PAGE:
A bishop is an ordained, consecrated, or appointed member of the Christian clergy who is generally entrusted with a position of authority and oversight. Within these churches, bishops are seen as those who possess the full priesthood, Some Protestant churches including the Lutheran and Methodist churches have bishops serving similar functions as well, though not always understood to be within apostolic succession in the same way. Priests and lay ministers cooperate and assist their bishop in shepherding a flock, the earliest organization of the Church in Jerusalem was, according to most scholars, similar to that of Jewish synagogues, but it had a council or college of ordained presbyters. In, we see a system of government in Jerusalem chaired by James the Just. In, the Apostle Paul ordains presbyters in churches in Anatolia, in Timothy and Titus in the New Testament a more clearly defined episcopate can be seen. We are told that Paul had left Timothy in Ephesus and Titus in Crete to oversee the local church, Paul commands Titus to ordain presbyters/bishops and to exercise general oversight, telling him to rebuke with all authority.
Early sources are unclear but various groups of Christian communities may have had the bishop surrounded by a group or college functioning as leaders of the local churches, eventually, as Christendom grew, bishops no longer directly served individual congregations. Instead, the Metropolitan bishop appointed priests to each congregation. Around the end of the 1st century, the organization became clearer in historical documents. While Ignatius of Antioch offers the earliest clear description of monarchial bishops he is an advocate of monepiscopal structure rather than describing an accepted reality. To the bishops and house churches to which he writes, he offers strategies on how to pressure house churches who dont recognize the bishop into compliance. Other contemporary Christian writers do not describe monarchial bishops, either continuing to equate them with the presbyters or speaking of episkopoi in a city, plainly therefore we ought to regard the bishop as the Lord Himself — Epistle of Ignatius to the Ephesians 6,1.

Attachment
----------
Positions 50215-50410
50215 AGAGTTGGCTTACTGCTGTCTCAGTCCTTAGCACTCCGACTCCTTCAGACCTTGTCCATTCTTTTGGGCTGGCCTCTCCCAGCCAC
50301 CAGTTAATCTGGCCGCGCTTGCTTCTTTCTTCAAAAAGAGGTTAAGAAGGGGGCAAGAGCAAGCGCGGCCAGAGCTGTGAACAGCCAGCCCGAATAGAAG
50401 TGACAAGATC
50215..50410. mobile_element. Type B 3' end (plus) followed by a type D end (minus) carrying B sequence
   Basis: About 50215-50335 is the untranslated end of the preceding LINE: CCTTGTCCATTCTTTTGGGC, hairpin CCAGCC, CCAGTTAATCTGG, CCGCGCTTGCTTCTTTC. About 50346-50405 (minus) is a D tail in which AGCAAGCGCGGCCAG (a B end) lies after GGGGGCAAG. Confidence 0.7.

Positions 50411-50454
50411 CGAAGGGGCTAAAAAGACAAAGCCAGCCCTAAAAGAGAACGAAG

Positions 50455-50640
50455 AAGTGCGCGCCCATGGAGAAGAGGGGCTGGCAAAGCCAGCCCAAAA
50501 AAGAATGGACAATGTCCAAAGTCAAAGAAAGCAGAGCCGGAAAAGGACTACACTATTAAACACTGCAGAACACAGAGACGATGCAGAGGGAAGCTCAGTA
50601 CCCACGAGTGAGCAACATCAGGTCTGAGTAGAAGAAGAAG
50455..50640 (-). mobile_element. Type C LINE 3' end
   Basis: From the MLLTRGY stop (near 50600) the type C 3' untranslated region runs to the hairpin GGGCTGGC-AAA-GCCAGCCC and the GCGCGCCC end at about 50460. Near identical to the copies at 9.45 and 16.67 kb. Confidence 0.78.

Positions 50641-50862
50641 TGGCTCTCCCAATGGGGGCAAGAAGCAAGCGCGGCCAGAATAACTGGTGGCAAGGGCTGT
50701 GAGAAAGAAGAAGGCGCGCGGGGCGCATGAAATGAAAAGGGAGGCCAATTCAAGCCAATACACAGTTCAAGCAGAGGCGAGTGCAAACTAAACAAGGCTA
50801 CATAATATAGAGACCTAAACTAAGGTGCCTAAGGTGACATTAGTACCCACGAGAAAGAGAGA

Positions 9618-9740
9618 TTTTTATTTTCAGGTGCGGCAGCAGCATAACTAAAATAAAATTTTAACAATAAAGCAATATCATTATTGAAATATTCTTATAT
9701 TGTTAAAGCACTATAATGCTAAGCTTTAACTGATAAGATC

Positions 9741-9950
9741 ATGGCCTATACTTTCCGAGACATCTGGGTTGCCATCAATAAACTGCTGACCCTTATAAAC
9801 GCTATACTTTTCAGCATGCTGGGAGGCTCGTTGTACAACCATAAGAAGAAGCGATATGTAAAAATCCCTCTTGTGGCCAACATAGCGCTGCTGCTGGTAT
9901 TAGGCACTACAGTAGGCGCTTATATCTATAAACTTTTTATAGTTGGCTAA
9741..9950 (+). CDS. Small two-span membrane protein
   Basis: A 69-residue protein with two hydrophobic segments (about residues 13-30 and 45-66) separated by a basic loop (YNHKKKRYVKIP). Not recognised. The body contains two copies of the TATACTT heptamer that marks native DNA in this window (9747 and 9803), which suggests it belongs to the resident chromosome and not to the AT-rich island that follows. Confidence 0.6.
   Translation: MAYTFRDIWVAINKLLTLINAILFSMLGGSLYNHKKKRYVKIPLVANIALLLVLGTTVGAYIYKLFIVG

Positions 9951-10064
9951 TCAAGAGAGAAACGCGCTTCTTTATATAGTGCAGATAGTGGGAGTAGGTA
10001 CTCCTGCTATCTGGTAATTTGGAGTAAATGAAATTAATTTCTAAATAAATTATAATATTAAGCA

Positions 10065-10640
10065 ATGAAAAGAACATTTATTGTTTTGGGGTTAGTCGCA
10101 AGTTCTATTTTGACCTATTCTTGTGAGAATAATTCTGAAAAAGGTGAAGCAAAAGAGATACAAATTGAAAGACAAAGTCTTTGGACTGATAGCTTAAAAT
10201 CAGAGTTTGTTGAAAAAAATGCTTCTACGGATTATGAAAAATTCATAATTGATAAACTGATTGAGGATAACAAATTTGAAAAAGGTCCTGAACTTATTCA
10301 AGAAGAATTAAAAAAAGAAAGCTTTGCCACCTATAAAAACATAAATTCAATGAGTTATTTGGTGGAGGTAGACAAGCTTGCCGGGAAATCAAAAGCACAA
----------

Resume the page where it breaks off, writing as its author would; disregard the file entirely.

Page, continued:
Your godly bishop — Epistle of Ignatius to the Magnesians 2,1, therefore as the Lord did nothing without the Father, either by Himself or by the Apostles, so neither do ye anything without the bishop and the presbyters. — Epistle of Ignatius to the Magnesians 7,1. Be obedient to the bishop and to one another, as Jesus Christ was to the Father, and as the Apostles were to Christ and to the Father, — Epistle of Ignatius to the Magnesians 13,2. Apart from these there is not even the name of a church, — Epistle of Ignatius to the Trallesians 3,1. Follow your bishop, as Jesus Christ followed the Father, and the presbytery as the Apostles, and to the deacons pay respect, as to Gods commandment — Epistle of Ignatius to the Smyrnans 8,1. He that honoureth the bishop is honoured of God, he that doeth aught without the knowledge of the bishop rendereth service to the devil — Epistle of Ignatius to the Smyrnans 9,1
A priest or priestess, is a person authorized to perform the sacred rituals of a religion, especially as a mediatory agent between humans and one or more deities. They have the authority or power to administer religious rites, in particular, rites of sacrifice to, and propitiation of and their office or position is the priesthood, a term which may apply to such persons collectively. The necessity to read sacred texts and keep temple or church records helped foster literacy in early societies. Priests exist in many religions today, such as all or some branches of Judaism, the question of which religions have a priest depends on how the titles of leaders are used or translated into English. In some cases, leaders are more like those that other believers will often turn to for advice on spiritual matters, for example, clergy in Roman Catholicism and Eastern Orthodoxy are priests, but in Protestant Christianity they are typically minister and pastor. The terms priest and priestess are sufficiently generic that they may be used in a sense to describe the religious mediators of an unknown or otherwise unspecified religion.